* Your assessment is very important for improving the work of artificial intelligence, which forms the content of this project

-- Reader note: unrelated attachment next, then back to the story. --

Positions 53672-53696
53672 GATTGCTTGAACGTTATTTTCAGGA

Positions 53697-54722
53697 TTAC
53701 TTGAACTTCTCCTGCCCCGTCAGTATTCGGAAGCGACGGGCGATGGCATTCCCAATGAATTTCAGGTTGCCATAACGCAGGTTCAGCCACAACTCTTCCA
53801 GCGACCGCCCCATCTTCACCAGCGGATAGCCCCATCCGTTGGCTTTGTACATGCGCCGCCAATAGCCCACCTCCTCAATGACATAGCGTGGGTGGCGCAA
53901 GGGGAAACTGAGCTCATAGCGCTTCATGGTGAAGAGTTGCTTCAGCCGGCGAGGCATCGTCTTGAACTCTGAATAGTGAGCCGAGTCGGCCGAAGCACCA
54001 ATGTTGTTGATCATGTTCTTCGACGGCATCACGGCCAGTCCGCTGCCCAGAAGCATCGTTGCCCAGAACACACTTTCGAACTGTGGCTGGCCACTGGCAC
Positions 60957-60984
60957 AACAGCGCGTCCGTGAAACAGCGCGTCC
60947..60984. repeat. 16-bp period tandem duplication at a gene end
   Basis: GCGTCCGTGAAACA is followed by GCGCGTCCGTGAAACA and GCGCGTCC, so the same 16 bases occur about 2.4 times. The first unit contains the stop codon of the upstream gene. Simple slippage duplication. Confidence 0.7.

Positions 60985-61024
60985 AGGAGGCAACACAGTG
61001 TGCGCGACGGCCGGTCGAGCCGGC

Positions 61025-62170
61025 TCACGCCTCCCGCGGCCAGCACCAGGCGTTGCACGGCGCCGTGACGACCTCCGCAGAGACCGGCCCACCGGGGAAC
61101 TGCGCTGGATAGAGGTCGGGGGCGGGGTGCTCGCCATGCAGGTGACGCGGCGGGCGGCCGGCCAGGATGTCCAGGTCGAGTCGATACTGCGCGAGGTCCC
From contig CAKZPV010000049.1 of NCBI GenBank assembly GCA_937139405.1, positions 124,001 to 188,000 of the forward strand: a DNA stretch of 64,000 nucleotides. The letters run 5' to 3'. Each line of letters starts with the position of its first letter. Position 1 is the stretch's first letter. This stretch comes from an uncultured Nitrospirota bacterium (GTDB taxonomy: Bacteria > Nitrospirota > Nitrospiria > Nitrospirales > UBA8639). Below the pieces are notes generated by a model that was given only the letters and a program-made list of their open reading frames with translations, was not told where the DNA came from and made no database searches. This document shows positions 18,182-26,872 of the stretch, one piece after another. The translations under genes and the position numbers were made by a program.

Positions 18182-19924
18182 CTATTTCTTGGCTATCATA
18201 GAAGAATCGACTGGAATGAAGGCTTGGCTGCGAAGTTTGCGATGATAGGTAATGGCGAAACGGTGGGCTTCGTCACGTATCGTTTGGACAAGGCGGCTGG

Primary Benefits of Isotonix Digestive Enzymes with Probiotics*: • Provides essential enzymes to optimize nutrient absorption from food. • Supports proper digestive function, improve moos and intestinal health and help neutralize food-borne toxins with Probiotics. • Combats nutrition loss from processed foods • Adds beneficial bacteria to the gut • Helps improve the environment of the intestinal tract • Supports the body in maintaining proper digestive functions • Supports the immune system • Promotes healthy bowel movements Key Ingredients: Amylase (2400U*) Amylases are enzymes that catalyze the hydrolysis of alpha-1, 4-glycosidic linkages of polysaccharides to yield dextrins, oligosaccharides, maltose and Dglucose. Amylases are derived from animal, fungal and plant sources. Pancreatin and pancrelipase contain amylase derived from the pancreas of animals, usually porcine pancreas. Amylase is also derived from barley malt and the fungus Aspergillus oryzae. There are a few different amylases. These enzymes are classified according to the manner in which the glysosidic bond is attacked. Alpha-amylases hydrolyze alpha-1, 4-glycosidic linkages, randomly yielding dextrins, oligosaccharides and monosaccharides. Alpha-amylases are endoamylases. Exoamylases hydrolyze the alpha-1, 4-glycosidic linkage only from the non-reducing outer polysaccharide chain ends. Exoamylases include betaamylases and glucoamylases (gamma-amylases, amyloglucosidases). Betaamylases yield beta-limit dextrins and maltose. Gamma-amylases yield glucose. Amylases are used as digestants. Amylase activity is expressed as Dextrinizing Units or DU. Protease (600U) Proteases (proteinases, peptidases or proteolytic enzymes) are enzymes that break peptide bonds between amino acids in proteins. The process is called proteolytic cleavage, a common mechanism of activation or inactivation of enzymes especially involved in blood coagulation or digestion. They use a molecule of water for this and are thus classified as hydrolases. Proteases occur naturally in all organisms and constitute one to five percent of the gene content. These enzymes are involved in a multitude of physiological reactions from simple digestion of food proteins to highly regulated cascades (e.g. the blood clotting cascade, the complement system, apoptosis pathways and the invertebrate prophenoloxidase activating cascade). Peptidases can break either specific peptide bonds (limited proteolysis), depending on the amino acid sequence of a protein, or break down a complete peptide to amino acids (unlimited proteolysis). The activity can be a destructive change abolishing a protein's function or digesting it to its principal components, an activation of a function or a signal in a signaling pathway. Lactase (400U) Lactase (LCT), a member of the ?-galactosidase family of enzyme, is involved in the hydrolysis of the disaccharide lactose into constituent galactose and glucose monomers. In humans, lactase is present predominantly along the brush border membrane of the differentiated enterocytes lining the villi of the small intestine. Lactase is essential for digestive hydrolysis of lactose in milk. Deficiency of the enzyme causes lactose intolerance; most humans become lactose intolerant as adults. Lactase has an optimum temperature of about 48° C for its activity and an optimum pH of 6.5. In humans, the gene is localized on the second chromosome (2q21). Bacterial and Archaea lactase lacks a membrane binding domain and free float around the cell; these also tend to be more general ?-galactosidase that will cleave more than just lactose. Lipase (100U) A lipase is a water-soluble enzyme that catalyzes the hydrolysis of ester bonds in water–insoluble, lipid substrates. Most lipases act at a specific position on the glycerol backbone of a lipid substrate (A1, A2 or A3). In the example of human pancreatic lipase (HPL), which is the main enzyme responsible for breaking down fats in the human digestive system, a lipase acts to convert triglyceride substrates found in oils from food to monoglycerides and free fatty acids. A myriad of other lipase activities exist in nature, especially when the phospholipases and sphingomyelinases are considered. Lipases are ubiquitous throughout living organisms, and genes encoding lipases are even present in certain viruses. While a diverse array of genetically distinct lipase enzymes are found in nature. Most are built on an alpha/beta hydrolase fold (see image) and employ a chymotrypsin-like hydrolysis mechanism involving a serine nucleophile, an acid residue (usually aspartic acid), and a histidine. Some lipases work within the interior spaces of living cells to degrade lipids. In the example of lysosomal lipase, the enzyme is confined within an organelle called the lysosome. Other lipase enzymes, such as pancreatic lipases, are found in the spaces outside of cells and have roles in the metabolism, absorption and transport of lipids throughout the body. As biological membranes are integral to living cells and are largely composed of phospholipids, lipases play important roles in cell biology. Furthermore, lipases are involved in diverse biological processes ranging from routine metabolism of dietary triglycerides to cell signaling and inflammation. Several different types of lipases are found in the human body, including pancreatic lipase, hepatic lipase, lysosomal lipase, gastric lipase, endothelial lipase and as various phospholipases. Cellulase (20U) Cellulase is an enzyme complex which breaks down cellulose to beta-glucose. It is produced mainly by symbiotic bacteria in the ruminating chambers of herbivores. Aside from ruminants, most animals (including humans) do not produce cellulase in their bodies, and are therefore unable to use most of the energy contained in plant material. Enzymes which hydrolyze Hemicellulose are usually referred to as hemicellulase and are usually classified under cellulase in general. Enzymes that cleave lignin are occasionally classified as cellulase, but this is usually considered erroneous. Cellulase is an enzyme derived from the fungi Aspergillus niger and Trichoderma longbrachiatum or other sources. Cellulose is an indigestible plant polysaccharide. It is the principal constituent of the cell wall of plants. Cellulase has cellulolytic activity, meaning that it hydrolyzes cellulose. Cellulase hydrolyzes the beta-D-1, 4-glycosidic bonds of cellulose. Cellulase derived from Trichoderma longbrachiatum is comprised of an enzyme complex consisting of cellulase, a glucosidase, cellobiohydrolase and a glucanase. This complex converts cellulose to beta-dextrins and ultimately to D-glucose. Cellulase is used as a digestive aid, particularly in animals, and for the management of flatulence. The activity of cellulase is expressed in cellulose units or CU. Cellulase is used for commercial food processing in coffee. It performs hydrolysis of cellulose during drying of beans. Cellulase is used in the fermentation of biomass into biofuels, although this process is relatively experimental at present. Cellulase is used to address Phytobezoars, a form of cellulose bezoar found in the human stomach. Maltase (125 MWU*) Maltase is one enzyme produced by the cells lining the small intestine to break down disaccharides. It comes under the enzyme category carbohydrase (which is a subcategory of hydrolase), and the disaccharide it hydrolyses is maltose. Maltase is secreted by the surface cells of the villi, which are thin projections on the mucosa. These are found throughout the small intestine, but differ in shape in the duodenum and ileum sections. The maltase works like any other enzyme, with the substrate (maltose) binding with the active site. When the maltose has bonded with the maltase, the former is hydrolysed, split into its component parts (i.e. two molecules of ?-glucose.) This is done by breaking the glycosidic bond between the 'first' carbon of one glucose bond, and the 'fourth' carbon of the other (a 1-4 bond). Sucrase (400 SU*) Sucrase is the enzyme involved in the hydrolysis of sucrose to fructose and glucose. It is secreted by the tips of the villi of the epithilum in the small intestines. Its levels are reduced in response to villi blunting events such as ciliac sprue. Increases in Pregnancy/Lactation and Diabetes as villi hypertrophy. Magnesium (Carbonate) (24 mg) Foods rich in magnesium include unpolished grains, nuts and green vegetables. Green leafy vegetables are good sources of magnesium because of their chlorophyll content. Meats, starches and milk are less rich sources of magnesium. Refined and processed foods are generally quite low in magnesium. The average daily magnesium intake in the U.S. for males nine years and older is estimated to be about 323 milligrams; for females nine years and older, it is estimated to be around 228 milligrams. Some surveys report lower intakes, and some believe that the dietary intake may be inadequate for many. Magnesium is a component of the mineralized part of bone and is necessary for the metabolism of potassium and calcium in adults. It helps maintain normal levels of potassium, phosphorus, calcium, adrenaline and insulin. It’s also important for the mobilization of calcium, transporting it inside the cell for further utilization. It plays a key role in the functioning of muscle and nervous tissue. Magnesium is necessary for the synthesis of all proteins, nucleic acids, nucleotides, cyclic adenosine monophosphate, lipids and carbohydrates. This mineral also helps maintain healthy kidneys and bladder. Further, magnesium helps indirectly in combating oxidative stress and lipid peroxidation involved with the aging process. Magnesium is required for release of energy, regulation of the body temperature, proper nerve function, helping our bodies handle stress and regulating our metabolism. Magnesium works together with calcium to regulate the heart and blood pressure. Importantly, magnesium is also required by your body to build healthy bones and teeth, and is required for proper muscle development. It works together with calcium and vitamin D to help keep bones strong. Potassium (Bicarbonate) (88 mg) Foods rich in potassium include fresh vegetables and fruits such as bananas, oranges, cantaloupe, avocado, raw spinach, raw spinach, cabbage and celery. Potassium is an essential macromineral that helps to maintain fluid balance. It also plays a role in a wide variety of biochemical and physiological processes. Among other things, it is important in the transmission of nerve impulses, the contraction of cardiac, skeletal and smooth muscle, the production of energy, the synthesis of nucleic acids, the maintenance of intracellular tonicity and the maintenance of normal blood pressure. Potassium promotes normal muscle relaxation and insulin release. It also promotes normal glycogen and protein synthesis. Potassium is an electrolyte that promotes proper heartbeat. Potassium is also important in releasing energy from protein, fat and carbohydrates during metabolism. Potassium also regulates water balance and supports the body’s normal recuperative powers. Potassium promotes joint health and comfort. Potassium is crucial for the elimination of wastes. Potassium promotes head comfort, promotes faster healing of cuts, bruises and other minor injuries and generally contributes to a sense of well-being. Potassium is stored in the muscles. Lactobacillus sporogenes - Lactospore®*** (150,000,000 CFU**) Lactobacillus sporogenes is a lactic acid bacillus preparation manufactured and distributed by the SABINSA CORPORATION. The foundations of probiotic (meaning "in favor of life") microbiotherapy lie in the postulate of Metchnikoff, a Russian physician, that the growth of toxin-producing putrefactive organisms in the gastrointestinal tract could be controlled by the implantation of beneficial lactobacilli in the gut. The clinical application of preparations containing lactobacilli was initiated on the basis of Metchnikoff’s Theory of Longevity, which associates with prolonged youthfulness and a healthy old age with the continuous ingestion of lactobacilli. Metchnikoff attributed the longevity of the residents of the Balkan countries to the regular consumption of Bulgarian buttermilk. In the early 1900’s, he claimed to have successfully cured many of his patients who suffered from a wide variety of organic illnesses, ranging from dry skin to gastrointestinal disorders, through the therapeutic use of Lactobacilli. Metchnikoff suggested that aging is the process of chronic putrefactive intoxication caused by certain intestinal bacteria and that these harmful effects could be mitigated through regular ingestion of live Lactobacillus cultures - a postulate that created a sensation in those early days. The enthusiasm shown then by eminent doctors of that time, advocating the therapeutic use of Lactobacillus, laid the foundations of lactobacillus therapy or microbiotherapy. Fermented milks have been a part of the human diet since ancient times. Their efficacy in alleviating gastrointestinal disorders has been exploited in systems of traditional medicine the world over. Lactic acid bacteria, the indigenous microbial flora in fermented milks and natural inhabitants of the human gastrointestinal tract were thought to be responsible for the longevity of their hosts through their curative and prophylactic actions. The role of lactic acid bacteria in gastrointestinal microecology has been the subject of extensive research. It is widely believed that these bacteria prevent the growth of putrefactive microorganisms responsible for ill health by competitive inhibition, the generation of a non-conducive acidic environment and/or by the production of bacteriocins. Their metabolites may include B group vitamins. Their proteolytic, lipolytic and beta-galactosidase activities promote the digestibility and assimilation of ingested nutrients, thereby rendering them valuable in convalescent/ geriatric nutrition. Lactic acid bacteria also colonize the skin and mucus membranes and promote skin and urinary tract health. Lactobacilli promote vaginal health. They utilize glycogen in the vaginal epithelial cells to produce lactic acid which helps to maintain the pH of this environment between 4.0 and 4.5, which creates a healthy environment. *U, MWU, SU = Units of enzyme activity **CFU = Colony forming units These statements have not been evaluated by the Food and Drug Administration. This product is not intended to diagnose, treat, cure or prevent any disease. Scientific Studies: o Afonso, C. L., E. R. Tulman, Z. Lu, E. Oma, G. F. Kutish, and D. L. Rock. 1999. The genome of Melanoplus sanguinipes entomopoxvirus. J Virol 73:533-52. o Anthony H, Collins CE, Davidson G, et al. Pancreatic enzyme replacement therapy in cystic fibrosis: Australian guidelines. J Pediatr—Child Health. 1999; 35:125-129. o Barrett A.J., Rawlings ND, Woessner JF. The Handbook of Proteolytic Enzymes, 2nd ed. Academic Press, 2003. ISBN 0120796104. o Billigmann P. [Enzyme therapy—an alternative in treatment of herpes zoster. A controlled study of 192 patients]. [Article in German]. Fortschr Med. 1995; 113:43-48. o Bock U, Kolac C, Borchard G, et al. Transport of proteolytic enzymes across Caco-2 cell monolayers. Pharm Res. 1998; 15:1393-1400. o Brady, L., A. M. Brzozowski, Z. S. Derewenda, E. Dodson, G. Dodson, S. Tolley, J. P. Turkenburg, L. Christiansen, B. Huge-Jensen, L. Norskov, and et o o o o o o o o o o o o o o o o o o al. 1990. A serine protease triad forms the catalytic centre of a triacylglycerol lipase. Nature 343:767-70. Carriere, F., C. Withers-Martinez, H. van Tilbeurgh, A. Roussel, C. Cambillau, and R. Verger. 1998. Structural basis for the substrate selectivity of pancreatic lipases and some related proteins. Biochim Biophys Acta 1376:417-32. Chapin III, F.S., P.A. Matson, H.A. Mooney. Principles of Terrestrial Ecosystem Ecology. Springer-Verlag New York, NY. 2002 Coenen TMM, Bertens AMC, De Hoog SCM, Verspeek-Rip CM. Safety evaluation of a lactase enzyme preparation derived from Kluyveromyces lactis. Food Chem Toxicol. 2000; 38:671-677. de Smet PA, Pegt GW, Meyboom RH. [Acute circulatory shock following administration of the non-regular enzyme preparation Wobe-Mugos]. [Article in Dutch]. Ned Tijdschr Geneeskd. 1991; 135:2341-2344. Diaz, B. L., and J. P. Arm. 2003. Phospholipase A(2). Prostaglandins Leukot Essent Fatty Acids 69:87-97. Dominguez-Munoz JE, Birckelbach U, Glassbrenner B, et al. Effect of oral pancreatic enzyme administration on digestive function in healthy subjects: comparison between two enzyme preparations. Aliment Pharmacol Ther. 1997; 11:403-408. Eckert K, Grabowska E, Stange R, et al. Effects of oral bromelain administration on the impaired immunocytotoxicity of mononuclear cells from mammary tumor patients. Oncol Rep. 1999; 6:1191-1199. Egmond, M. R., and C. J. van Bemmel. 1997. Impact of Structural Information on Understanding of Lipolytic Function, p. 119-129, Methods Enzymol vol. 284. Farkas G, Takacs T, Baradnay G, Szasz Z. [Effect of pancreatin replacement on pancreatic function in the postoperative period after pancreatic surgery]. [Article in Hungarian]. Orv Hetil. 1999; 140:2751-2754. Gilbert B, Rouis M, Griglio S, de Lumley L, Laplaud P. 2001. Lipoprotein lipase (LPL) deficiency: a new patient homozygote for the preponderant mutation Gly188Glu in the human LPL gene and review of reported mutations: 75 % are clustered in exons 5 and 6. Ann Genet 44(1):25-32. Girod, A., C. E. Wobus, Z. Zadori, M. Ried, K. Leike, P. Tijssen, J. A. Kleinschmidt, and M. Hallek. 2002. The VP1 capsid protein of adenoassociated virus type 2 is carrying a phospholipase A2 domain required for virus infectivity. J Gen Virol 83:973-8. Goni FM, Alonso A. 2002 Sphingomyelinases: enzymology and membrane activity. FEBS Lett. 531(1):38-46. Greenberger NJ. Enzymatic therapy in patients with chronic pancreatitis. Gastrenterol Clin North Am. 1999; 28:687-693. Hedstrom L. Serine Protease Mechanism and Specificity. Chem Rev 2002;102:4501-4523. Heikinheimo, P., A. Goldman, C. Jeffries, and D. L. Ollis. 1999. Of barn owls and bankers: a lush variety of alpha/beta hydrolases. Structure Fold Des 7:R141-6. Hooper NM. Proteases in Biology and Medicine. London: Portland Press, 2002. ISBN 1855781476. Identification of a variant associated with adult-type hypolactasia. Nat Genet 2002;30: 233-7. Free text. PMID 11788828. Kaul R, Mishra BK, Sutrador P, et al. The role of Wobe-Mugos in reducing acute sequelae of radiation in head and neck cancers—a clinical phase-III randomized trial. Indian J Cancer. 1999; 36:141-148. o o o o o o o o o o o o o o o o o o o o o o o o Kiessling WR. [Anaphylactic reaction in enzyme therapy of multiple sclerosis]. [Article in German]. Fortschr Neurol Psychiatr. 1987; 55:385-386. Klein G, Kullich W. [Reducing pain by oral enzyme therapy in rheumatic diseases]. [Article in German]. Wien Med Wochenschr. 1999; 149:577-580. Lowe, M. E. 1992. The catalytic site residues and interfacial binding of human pancreatic lipase. J Biol Chem 267:17069-73. Olds LC, Sibley E. Lactase persistence DNA variant enhances lactase promoter activity in vitro: functional role as a cis regulatory element. Hum Mol Genet 2003 Sep 15; 12(18): 2333-40. Free text. PMID 12915462. Puente XS, Lopez-Otin C. A Genomic Analysis of Rat Proteases and Protease Inhibitors. Genome Biol 2004;14:609-622. Puente XS, Sanchez LM, Overall CM, Lopez-Otin C. Human and Mouse Proteases: a Comparative Genomic Approach. Nat Rev Genet 2003;4:544558. Retrieved from " http://www.lactospore.com/intro.htm" Retrieved from "http://en.wikipedia.org/wiki/Lactase" Retrieved from "http://en.wikipedia.org/wiki/Lipase" Retrieved from "http://en.wikipedia.org/wiki/Sucrase" Ross J, Jiang H, Kanost MR, Wang Y. Serine proteases and their homologs in the Drosophila melanogaster genome: an initial analysis of sequence conservation and phylogenetic relationships. Gene 2003;304:117-31. Rowan AD, Buttle DJ, Barrett AJ. The cysteine proteinases of the pineapple plant. Biochem J. 1990; 266:869-875. Schrag, J. D., and M. Cygler. 1997. Lipases and alpha/beta hydrolase fold. Methods Enzymol 284:85-107. Seyis I, Aksoz N. Production of lactase by Trichoderma sp.. Food Technol Biotechnol 2004;42:121–124. Free text. Solomon, Eldra P.; Berg, Linda R.; & Martin, Diana W. (2002). Biology (6th ed). Thomson Learning, Inc. ISBN 0-03-033503-5 Southan C. A genomic perspective on human proteases as drug targets. Drug Discov Today 2001;6:681-688. Spiegel, S., D. Foster, and R. Kolesnick. 1996. Signal transduction through lipid second messengers. Curr Opin Cell Biol 8:159-67. Stauder G, Ransberger K, Streichhan P, et al. The use of hydrolytic enzymes as adjuvant therapy in AIDS/ARC/LAS patients. Biomed Pharmacother. 1988; 42:31-34. Steffen C, Menzel J. [Enzyme breakdown of immune complexes]. [Article in German]. Z Rheumatol. 1983; 42:249-255. Steffen C, Smolen J, Miehlke K, et al. [Enzyme therapy in comparison with immune complex determinations in chronic polyarthritis]. [Article in German]. Z Rheumatol. 1985; 44:51-56. Svendsen, A. 2000. Lipase protein engineering. Biochim Biophys Acta 1543:223-238. The Merck Manual of Diagnosis and Therapy, Chapter 24 Tjoelker, L. W., C. Eberhardt, J. Unger, H. L. Trong, G. A. Zimmerman, T. M. McIntyre, D. M. Stafforini, S. M. Prescott, and P. W. Gray. 1995. Plasma platelet-activating factor acetylhydrolase is a secreted phospholipase A2 with a catalytic triad. J Biol Chem 270:25481-7. Wald M, Olejár T, Pouková P, Zadinova M. Proteinases reduce metastatic dissemination and increase survival time in C57B16 mice with the Lewis lung carcinoma. Life Sciences. 1998; 63:PL237-243. o o o o Wald M, Závadová E, Pouková P, et al. Polyenzyme preparation Wobe-Mugos inhibits growth of solid tumors and development of experimental metastases in mice. Life Sciences. 1998; 62:PL43-48. Winkler, F. K., A. D'Arcy, and W. Hunziker. 1990. Structure of human pancreatic lipase. Nature 343:771-4. Withers-Martinez, C., F. Carriere, R. Verger, D. Bourgeois, and C. Cambillau. 1996. A pancreatic lipase with a phospholipase A1 activity: crystal structure of a chimeric pancreatic lipase-related protein 2 from guinea pig. Structure 4:1363-74. Wolf M, Ransberger K. [Effect of proteolytic enzymes on the reciprocal growth modification of normal and tumor tissues]. [Article in German]. Arch Geschwultstforsch. 1968; 31:317-331. What Makes This nutraMetrix® Digestive Enzyme Formula with Probiotics Unique? nutraMetrix® Digestive Enzyme Formula with Probiotics enables fast absorption and effective delivery of nutritional supplements. This supplement is in the isotonic fluid form, which speeds nutrient absorption into your body. It is usually taken on an empty stomach and when the isotonic fluid enters the body, it is quickly delivered to. Since digestive enzymes with probiotics are in an isotonic solution, it minimizes the chance of inactivation by a highly acidic pH level. In today’s world of processed and "fast" foods, our bodies need to work harder to break down the same nutritional content as it may have just a few years ago. nutraMetrix® Digestive Enzyme Formula with Probiotics helps replenish the essential enzymes (amylase, protease, cellulose, lactase, lipase, maltase, and sucrase) and "good" bacteria (Lactobacillus sporogenes) necessary for maximum absorption of nutrients from the food we eat. It acts to supplement and maximize the activity of the body’s own enzymes in an easy-to-take, pleasant tasting drink. These statements have not been evaluated by the Food and Drug Administration. This product is not intended to diagnose, treat, cure or prevent any disease. Frequently Asked Questions: What are Digestive Enzymes? Digestive enzymes are special catalytic proteins that help your body break down food to utilize the complete spectrum of nutrients in the food we eat. Unfortunately, food enzymes, which are sensitive to heat, are usually inactivated when food is cooked to serve. This leaves your body with the challenge of trying to break down foods for absorption into your system with no help from the natural enzymes that would otherwise be present in many of the foods we eat. While your body can break down foods with no help, it may put additional strain on your system. nutraMetrix® Digestive Enzyme Formula with Probiotics acts to supplement and maximize the activity of the body’s own enzymes and the "friendly" bacteria our bodies need in an easy-to-take, pleasant-tasting drink. Our lifestyles and diets are constantly changing. If the last 25 years are any indication, these changes are not usually for the best. Foods that would otherwise offer us their own added enzymes to help our bodies absorb more nutrients are increasingly processed, heated for extended shelf life and stripped of vital elements. The problem is that in making increasing numbers of foods "safe" for ingestion, we are in some cases making foods less healthy for our systems. This means our bodies now need to work harder to absorb the same nutritional content as it may have just a few years ago. nutraMetrix® Digestive Enzyme Formula with Probiotics helps your body replenish all the essential enzymes and "good" bacteria necessary for maximum absorption of nutrients from the food we eat.* *These statements have not been evaluated by the Food and Drug Administration. This product is not intended to diagnose, treat, cure or prevent any disease. What Are Enzymes? Enzymes are the workhorses of our cells. They are proteins that catalyze many thousands of biochemical reactions in the body. While most enzymes work inside our cells, digestive enzymes operate outside the cells in the gastrointestinal tract. The start of digestion begins with digestive enzymes secreted by salivary gland cells into our mouths. Cells lining the gastrointestinal tract also contribute enzymes such as pepsin in the stomach. In addition, digestive enzymes are produced in the pancreas and are emptied into the upper part of the small intestine. These enzymes help to break apart proteins, allowing the body to optimize its effort to digest proteins from plant and animal sources as well as break down starch, lactose, fats, and nucleic acids (DNA and RNA). The result is a more complete digestive process, resulting in better nutritional absorption. nutraMetrix® Digestive Enzyme Formula with Probiotics supplies natural plant enzymes that are not inactivated by stomach acid. What this means is that the supplemental enzymes mix with and work in concert with the ingested food and begin to work with the body’s own digestive enzymes to release as many of the nutrients as possible. What Are Probiotics? Probiotics are beneficial organisms that promote a healthy intestinal tract environment. Probiotics can help support the body in maintaining proper digestive functions and improving emotional health. Lactobacillus sporogenes bacteria reside mostly in the large intestine and help break down undigested food. These "friendly" bacteria can help the absorption of vitamins and minerals and can actually synthesize some vitamins, such as biotin and vitamin K. In addition, these beneficial bacteria contribute to the breaking down of fibers and undigested starch into simple sugars. These simple sugars then function as fuel for the cells that line the large intestine. What Happens When We Eat? Even before we eat our body‘s digestive action begins to take place. Simply smelling food activates our salivary glands ("mouth watering"). As the food enters the stomach, the stomach acid and pepsin work together to begin breaking the food down into material the small intestine (where most nutritients are absorbed) can use. Enzymes specific to each of the three nutrient groups are released at this stage, further breaking down the food and contributing to the digestive and absorption processes. These processes continue into the large intestine until the food’s nutritional content is extracted by the body. What are The Three Basic and Four Specialty Food Enzymes? There are three basic food enzymes that help us digest our food. Each has a specific function and purpose, and each is necessary for the releasing of nutrients into our bodies. They are: protease (which digests proteins), amylase (which digests starch) and lipase (which digests fats). The specialty enzymes are: lactase (for the sugar lactose in dairy products), maltase (for the sugar maltose in foods), sucrase (for table sugar and fruit), and cellulase (which helps us digest cellulose fibers). Each of these enzymes plays a significant part in the body"s overall health by helping to release specific and necessary nutrients into our bodies. What are the "Good" Bacteria? We all know that chlorine in our water supply kills bacteria, making water safe to drink. That’s good, but all bacteria are not harmful. In fact, if it weren’t for "good" bacteria, we would be unable to digest food. Many people, especially women, know the importance of having "good" bacteria in their system, and many actually take supplements like Lactobacillus acidophilus to keep healthy. nutraMetrix® Digestive Enzyme Formula with Probiotics contains Probiotic bacteria called Lactobacillus sporogenes, designed to help replenish the "good" bacteria that can be harmed by things like the ingestion of chlorinated water and antibiotics. These "friendly" bacteria help to repopulate the colon, displacing harmful bacteria, and promote an appropriate pH balance.* Please click here to order this product: www.alixlandman.nutrametrix.com and select login- register as a preferred customer and then order product at digestive health link on the left hand side of the home page.